For instance, disc golf — a no-contact, individual, outdoor sport that involves throwing plastic discs into metal baskets from varying distances — is played predominately in public parks, and many of the courses have been funded, constructed and maintained by local enthusiasts. The sport's physical infrastructure is surely more recession proof than a high-end, unused, private sports facility.
And some disc golf businesses appear to be prospering, despite the pandemic.
On May 7, Jussi Meresmaa, CEO of Discmania, an international disc golf equipment company, told Ultiworld Disc Golf that they were "pretty much selling every disc on the shelf." Alan Barker, president of Infinite Discs, a large online disc golf equipment store, noted that online sales were at all-time highs.
Signs that the conversation is shifting
The sports industry isn't going to fall apart; it's not like the NBA will fold. But there is already some evidence of a shift.
In an academic paper published last year, I showed how the growth of small, emerging sports movements is reflected in traditional news coverage and social media use. A similar analysis reveals how the discussion of many sports has changed over the last four months.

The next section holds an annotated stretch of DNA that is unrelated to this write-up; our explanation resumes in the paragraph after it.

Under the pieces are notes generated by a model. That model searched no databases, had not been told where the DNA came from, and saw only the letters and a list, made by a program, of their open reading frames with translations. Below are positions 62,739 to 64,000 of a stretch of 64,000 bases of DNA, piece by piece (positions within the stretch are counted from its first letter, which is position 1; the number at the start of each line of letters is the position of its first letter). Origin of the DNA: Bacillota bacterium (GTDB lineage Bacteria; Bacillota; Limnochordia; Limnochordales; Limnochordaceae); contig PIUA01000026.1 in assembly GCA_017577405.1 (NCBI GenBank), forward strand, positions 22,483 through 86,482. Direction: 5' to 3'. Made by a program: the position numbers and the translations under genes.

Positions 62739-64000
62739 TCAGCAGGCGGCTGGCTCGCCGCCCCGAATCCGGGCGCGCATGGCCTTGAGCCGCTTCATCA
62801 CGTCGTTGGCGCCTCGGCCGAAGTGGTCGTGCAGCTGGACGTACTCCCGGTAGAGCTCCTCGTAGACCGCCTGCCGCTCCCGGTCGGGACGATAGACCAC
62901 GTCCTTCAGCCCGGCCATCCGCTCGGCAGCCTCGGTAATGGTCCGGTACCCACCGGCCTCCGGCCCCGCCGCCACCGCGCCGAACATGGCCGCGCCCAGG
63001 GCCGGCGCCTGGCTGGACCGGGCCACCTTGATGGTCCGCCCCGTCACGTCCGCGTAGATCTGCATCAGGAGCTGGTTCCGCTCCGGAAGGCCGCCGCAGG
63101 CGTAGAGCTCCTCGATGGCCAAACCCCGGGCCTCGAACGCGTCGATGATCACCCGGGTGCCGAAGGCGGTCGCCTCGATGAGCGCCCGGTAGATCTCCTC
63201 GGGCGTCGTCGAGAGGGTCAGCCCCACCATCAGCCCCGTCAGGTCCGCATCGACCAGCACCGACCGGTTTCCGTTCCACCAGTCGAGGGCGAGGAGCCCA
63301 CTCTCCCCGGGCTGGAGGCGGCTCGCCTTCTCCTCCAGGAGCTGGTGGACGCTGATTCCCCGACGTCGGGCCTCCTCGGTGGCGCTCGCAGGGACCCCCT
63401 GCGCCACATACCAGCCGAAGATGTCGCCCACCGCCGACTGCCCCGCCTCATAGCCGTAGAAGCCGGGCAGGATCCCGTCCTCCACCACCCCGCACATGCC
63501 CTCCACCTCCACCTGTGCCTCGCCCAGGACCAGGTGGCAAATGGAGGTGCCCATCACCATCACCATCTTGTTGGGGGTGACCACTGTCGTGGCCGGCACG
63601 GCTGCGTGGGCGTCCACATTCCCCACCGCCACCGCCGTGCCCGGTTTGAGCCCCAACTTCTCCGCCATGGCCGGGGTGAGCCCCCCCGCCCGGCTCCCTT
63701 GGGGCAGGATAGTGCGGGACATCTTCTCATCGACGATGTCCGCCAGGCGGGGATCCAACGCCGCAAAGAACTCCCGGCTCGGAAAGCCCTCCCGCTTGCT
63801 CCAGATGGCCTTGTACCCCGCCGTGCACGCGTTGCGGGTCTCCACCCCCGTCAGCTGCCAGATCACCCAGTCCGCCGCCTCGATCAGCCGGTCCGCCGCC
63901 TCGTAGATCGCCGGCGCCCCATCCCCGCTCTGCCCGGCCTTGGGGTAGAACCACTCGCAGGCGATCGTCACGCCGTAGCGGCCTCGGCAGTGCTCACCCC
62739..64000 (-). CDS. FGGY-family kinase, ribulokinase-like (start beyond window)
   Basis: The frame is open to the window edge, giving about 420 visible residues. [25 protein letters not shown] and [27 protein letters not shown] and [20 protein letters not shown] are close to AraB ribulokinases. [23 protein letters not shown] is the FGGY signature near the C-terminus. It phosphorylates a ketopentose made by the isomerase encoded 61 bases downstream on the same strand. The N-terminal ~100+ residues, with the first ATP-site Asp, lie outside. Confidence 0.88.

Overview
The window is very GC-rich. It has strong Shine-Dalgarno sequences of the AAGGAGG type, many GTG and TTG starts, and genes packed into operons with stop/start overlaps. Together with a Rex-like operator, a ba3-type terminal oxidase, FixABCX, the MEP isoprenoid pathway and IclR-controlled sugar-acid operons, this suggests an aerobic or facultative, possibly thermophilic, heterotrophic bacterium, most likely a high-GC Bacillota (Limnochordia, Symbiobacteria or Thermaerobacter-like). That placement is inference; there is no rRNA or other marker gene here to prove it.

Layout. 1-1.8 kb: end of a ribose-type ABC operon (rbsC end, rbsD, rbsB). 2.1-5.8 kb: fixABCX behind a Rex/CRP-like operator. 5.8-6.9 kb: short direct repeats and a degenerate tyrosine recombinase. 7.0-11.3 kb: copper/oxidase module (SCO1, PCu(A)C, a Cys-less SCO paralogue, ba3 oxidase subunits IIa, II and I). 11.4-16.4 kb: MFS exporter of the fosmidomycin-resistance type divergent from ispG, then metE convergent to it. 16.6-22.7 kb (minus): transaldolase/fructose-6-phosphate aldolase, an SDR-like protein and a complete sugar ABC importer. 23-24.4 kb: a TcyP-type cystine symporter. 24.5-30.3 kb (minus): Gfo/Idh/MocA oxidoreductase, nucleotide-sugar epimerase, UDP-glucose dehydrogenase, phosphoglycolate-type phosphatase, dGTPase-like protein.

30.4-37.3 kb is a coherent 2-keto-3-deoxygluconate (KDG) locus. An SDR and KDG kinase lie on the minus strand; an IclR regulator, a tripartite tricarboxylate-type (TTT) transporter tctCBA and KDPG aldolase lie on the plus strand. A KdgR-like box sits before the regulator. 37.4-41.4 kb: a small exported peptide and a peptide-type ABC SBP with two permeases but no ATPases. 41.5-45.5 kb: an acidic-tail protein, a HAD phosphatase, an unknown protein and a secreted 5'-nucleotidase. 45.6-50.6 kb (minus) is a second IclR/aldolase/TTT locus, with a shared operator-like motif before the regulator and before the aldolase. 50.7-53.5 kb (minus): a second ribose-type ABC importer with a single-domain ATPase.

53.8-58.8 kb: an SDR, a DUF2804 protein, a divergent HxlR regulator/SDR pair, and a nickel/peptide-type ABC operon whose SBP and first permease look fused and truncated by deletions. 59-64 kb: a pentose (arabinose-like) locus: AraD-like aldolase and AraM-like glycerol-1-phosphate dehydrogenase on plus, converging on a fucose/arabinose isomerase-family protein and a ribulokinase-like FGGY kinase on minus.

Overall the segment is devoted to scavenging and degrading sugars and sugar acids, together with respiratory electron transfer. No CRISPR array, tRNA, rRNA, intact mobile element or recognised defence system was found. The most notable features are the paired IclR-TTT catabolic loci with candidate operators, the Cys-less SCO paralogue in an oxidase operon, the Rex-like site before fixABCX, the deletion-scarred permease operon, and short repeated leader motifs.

I recently searched for mentions of more than a dozen sports and outdoor activities in America's News, one of the largest online news archives in the world. For each sport, I compared the number of article mentions from January 2019 to April 2019 with the number of mentions from January 2020 to April 2020.
Newspaper coverage of baseball increased uniformly in the first four months of 2019. As spring training got going in late February, America's pastime filled the sports pages of newspapers across the country. Press coverage of baseball typically doubles from January to April.
But with gates locked and fields empty in 2020, coverage of baseball dropped off. The number of articles about baseball in April 2020 — 64,338 — was roughly half the number published in April 2019.
I collected the same data for several other team sports and found roughly the same results. This isn't really a surprise; the NHL playoffs and NBA playoffs have been postponed, while college sports were canceled.
But this trend was not universal across all sports and recreational activities. Press coverage of disc golf in 2019 was like the coverage in 2020. In both years, as the weather got nicer in March and April, disc golf started cropping up more in the news. Despite the implementation of stay-at-home orders across the country, disc golf actually appeared in more articles April 2020 than in April 2019.
I found similar trends for other social-distance friendly sports and activities. Press coverage of running, biking, hiking, kayaking and fishing in April 2020 was higher or roughly equivalent to coverage in April 2019.
To me, this is a sign that athletic activities that can be performed at a distance — and outside — could be making a comeback. In fact, the number of articles mentioning "outdoors" was significantly greater in April 2020 — 31,361 — than in April 2019, which had 21,354 mentions.
Of course, a proper interpretation of these findings demands further research. Yet, it seems plausible that these preliminary findings could be a sign of what's to come.